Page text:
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How misconduct helped psychological science to thrive

Grass-roots action against bad behaviour has spurred reform — and should keep going

Jelte Weichert, Nature
September 7, 2021

 

“Ten years ago this week, I was startled to see tweets saying that Dutch psychologist Diederik Stapel, a former colleague, had admitted to falsifying and fabricating data in dozens of articles. My inbox filled with e-mails from fellow methodologists, researchers who examine and refine research techniques and statistical tools. They expressed disbelief about the extent of the misconduct, but also a sense of inevitability. We all knew that sloppiness, low ethical standards and competitiveness were widespread.

What happened next was inspiring: an open debate that went far beyond misconduct and focused on improving research.”

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Leading the charge to address research misconduct

Like all science, the field of psychology is vulnerable to fabrication, falsification, and poor research practices, but psychologists are leading the charge for change


September 1, 2021
By Stephanie Pappas, American Psychological Association
Vol. 52 No. 6, Print version: page 71

"When James DuBois, ScD, PhD, launched a training program in 2013 for researchers caught failing to comply with research protocols, plagiarizing, or falsifying and fabricating data, it was controversial, to say the least. The program’s launch was accompanied by a feature article in Nature’s news section, and much of the feedback was incensed (Cressey, D., Vol. 493, No. 197).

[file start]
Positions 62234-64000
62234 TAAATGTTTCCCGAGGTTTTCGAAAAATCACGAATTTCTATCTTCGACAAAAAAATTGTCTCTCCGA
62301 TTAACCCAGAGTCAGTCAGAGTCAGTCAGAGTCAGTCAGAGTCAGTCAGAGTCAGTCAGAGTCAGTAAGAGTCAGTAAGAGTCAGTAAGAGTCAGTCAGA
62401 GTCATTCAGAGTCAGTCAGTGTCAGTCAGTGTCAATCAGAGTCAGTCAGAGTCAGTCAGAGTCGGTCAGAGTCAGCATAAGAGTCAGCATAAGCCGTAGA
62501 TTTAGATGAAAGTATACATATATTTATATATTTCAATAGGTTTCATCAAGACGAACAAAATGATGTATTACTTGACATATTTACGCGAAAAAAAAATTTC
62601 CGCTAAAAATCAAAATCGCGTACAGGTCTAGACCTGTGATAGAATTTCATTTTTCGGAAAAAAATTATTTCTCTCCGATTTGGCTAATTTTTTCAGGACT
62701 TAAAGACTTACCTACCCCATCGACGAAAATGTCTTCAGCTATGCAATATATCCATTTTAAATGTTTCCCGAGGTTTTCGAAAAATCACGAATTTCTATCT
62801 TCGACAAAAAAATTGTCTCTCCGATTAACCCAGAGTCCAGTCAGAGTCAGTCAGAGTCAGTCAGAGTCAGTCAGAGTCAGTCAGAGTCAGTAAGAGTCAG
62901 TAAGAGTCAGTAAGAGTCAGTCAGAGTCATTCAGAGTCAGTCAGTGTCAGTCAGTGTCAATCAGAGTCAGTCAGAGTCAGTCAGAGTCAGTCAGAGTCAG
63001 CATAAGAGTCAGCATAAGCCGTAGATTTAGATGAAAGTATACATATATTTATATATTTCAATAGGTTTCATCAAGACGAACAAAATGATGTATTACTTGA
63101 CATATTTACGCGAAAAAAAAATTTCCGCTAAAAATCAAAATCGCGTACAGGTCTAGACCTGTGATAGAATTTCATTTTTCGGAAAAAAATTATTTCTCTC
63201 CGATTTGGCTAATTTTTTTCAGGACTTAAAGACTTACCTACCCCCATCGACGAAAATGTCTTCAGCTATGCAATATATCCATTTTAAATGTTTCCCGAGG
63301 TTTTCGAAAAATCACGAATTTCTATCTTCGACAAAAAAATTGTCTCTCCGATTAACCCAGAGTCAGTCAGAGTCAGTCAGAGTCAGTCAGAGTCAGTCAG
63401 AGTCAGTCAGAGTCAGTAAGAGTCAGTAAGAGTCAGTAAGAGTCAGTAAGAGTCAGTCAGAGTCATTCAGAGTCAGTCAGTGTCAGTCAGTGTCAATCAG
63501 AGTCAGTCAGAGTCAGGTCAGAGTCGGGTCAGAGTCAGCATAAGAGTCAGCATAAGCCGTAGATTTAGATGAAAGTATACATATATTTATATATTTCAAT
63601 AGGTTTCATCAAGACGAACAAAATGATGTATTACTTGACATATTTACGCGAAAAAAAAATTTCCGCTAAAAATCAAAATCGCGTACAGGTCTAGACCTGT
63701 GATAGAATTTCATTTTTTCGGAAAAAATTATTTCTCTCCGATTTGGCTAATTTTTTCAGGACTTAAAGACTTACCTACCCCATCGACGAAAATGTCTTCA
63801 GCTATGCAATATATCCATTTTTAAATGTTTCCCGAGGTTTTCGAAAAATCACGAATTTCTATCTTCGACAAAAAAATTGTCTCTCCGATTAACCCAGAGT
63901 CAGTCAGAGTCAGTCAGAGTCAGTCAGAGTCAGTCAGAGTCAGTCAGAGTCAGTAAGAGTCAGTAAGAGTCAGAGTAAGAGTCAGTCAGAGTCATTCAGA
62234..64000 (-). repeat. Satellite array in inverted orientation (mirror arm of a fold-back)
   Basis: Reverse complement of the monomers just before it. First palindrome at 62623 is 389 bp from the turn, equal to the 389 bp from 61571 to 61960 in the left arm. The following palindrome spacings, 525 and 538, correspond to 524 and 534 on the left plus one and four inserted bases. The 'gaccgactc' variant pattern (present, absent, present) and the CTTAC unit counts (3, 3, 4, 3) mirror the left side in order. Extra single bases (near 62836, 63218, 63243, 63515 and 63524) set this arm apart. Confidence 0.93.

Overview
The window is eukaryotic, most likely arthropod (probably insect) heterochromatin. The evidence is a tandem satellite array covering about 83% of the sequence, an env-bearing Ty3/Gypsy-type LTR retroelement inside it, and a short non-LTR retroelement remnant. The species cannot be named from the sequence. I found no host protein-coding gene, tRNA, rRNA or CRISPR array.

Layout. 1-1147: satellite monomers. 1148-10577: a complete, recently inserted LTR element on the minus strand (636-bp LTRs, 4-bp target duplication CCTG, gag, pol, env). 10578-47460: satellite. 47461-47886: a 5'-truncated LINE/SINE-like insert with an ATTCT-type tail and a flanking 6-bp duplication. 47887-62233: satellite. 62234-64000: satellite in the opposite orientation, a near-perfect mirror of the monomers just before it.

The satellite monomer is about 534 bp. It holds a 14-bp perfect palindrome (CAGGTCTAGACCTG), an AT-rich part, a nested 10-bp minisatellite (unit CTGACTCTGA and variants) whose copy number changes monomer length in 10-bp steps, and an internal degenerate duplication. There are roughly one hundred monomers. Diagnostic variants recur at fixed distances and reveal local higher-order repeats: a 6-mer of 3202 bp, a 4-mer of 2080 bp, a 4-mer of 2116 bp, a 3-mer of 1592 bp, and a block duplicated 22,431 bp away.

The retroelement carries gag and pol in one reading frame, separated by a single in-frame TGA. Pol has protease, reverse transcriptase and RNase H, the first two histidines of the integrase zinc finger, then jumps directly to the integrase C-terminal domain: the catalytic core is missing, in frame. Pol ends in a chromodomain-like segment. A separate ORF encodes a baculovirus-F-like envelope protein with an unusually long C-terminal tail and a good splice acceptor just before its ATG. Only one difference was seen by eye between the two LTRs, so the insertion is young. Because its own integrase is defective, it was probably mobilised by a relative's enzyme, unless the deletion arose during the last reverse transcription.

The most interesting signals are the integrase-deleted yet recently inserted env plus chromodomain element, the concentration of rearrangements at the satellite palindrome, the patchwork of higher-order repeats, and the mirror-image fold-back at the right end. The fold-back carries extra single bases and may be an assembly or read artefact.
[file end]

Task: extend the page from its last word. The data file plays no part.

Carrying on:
'Oh, my goodness, the chat for the online story!' DuBois, an applied psychologist at the Washington University School of Medicine in St. Louis, recalled. 'There was so much hate.'

It’s no wonder. Misconduct flies in the face of the values of scientific research, which at its heart is about the search for truth."

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Why Bad Science Is Sometimes More Appealing Than Good Science

Researchers cite studies that can’t be replicated weirdly often.

Naomi Oreskes, Scientific American
August 1, 2021

 

“A recent paper makes an upsetting claim about the state of science: nonreplicable studies are cited more often than replicable ones. In other words, according to the report in Science Advances, bad science seems to get more attention than good science.”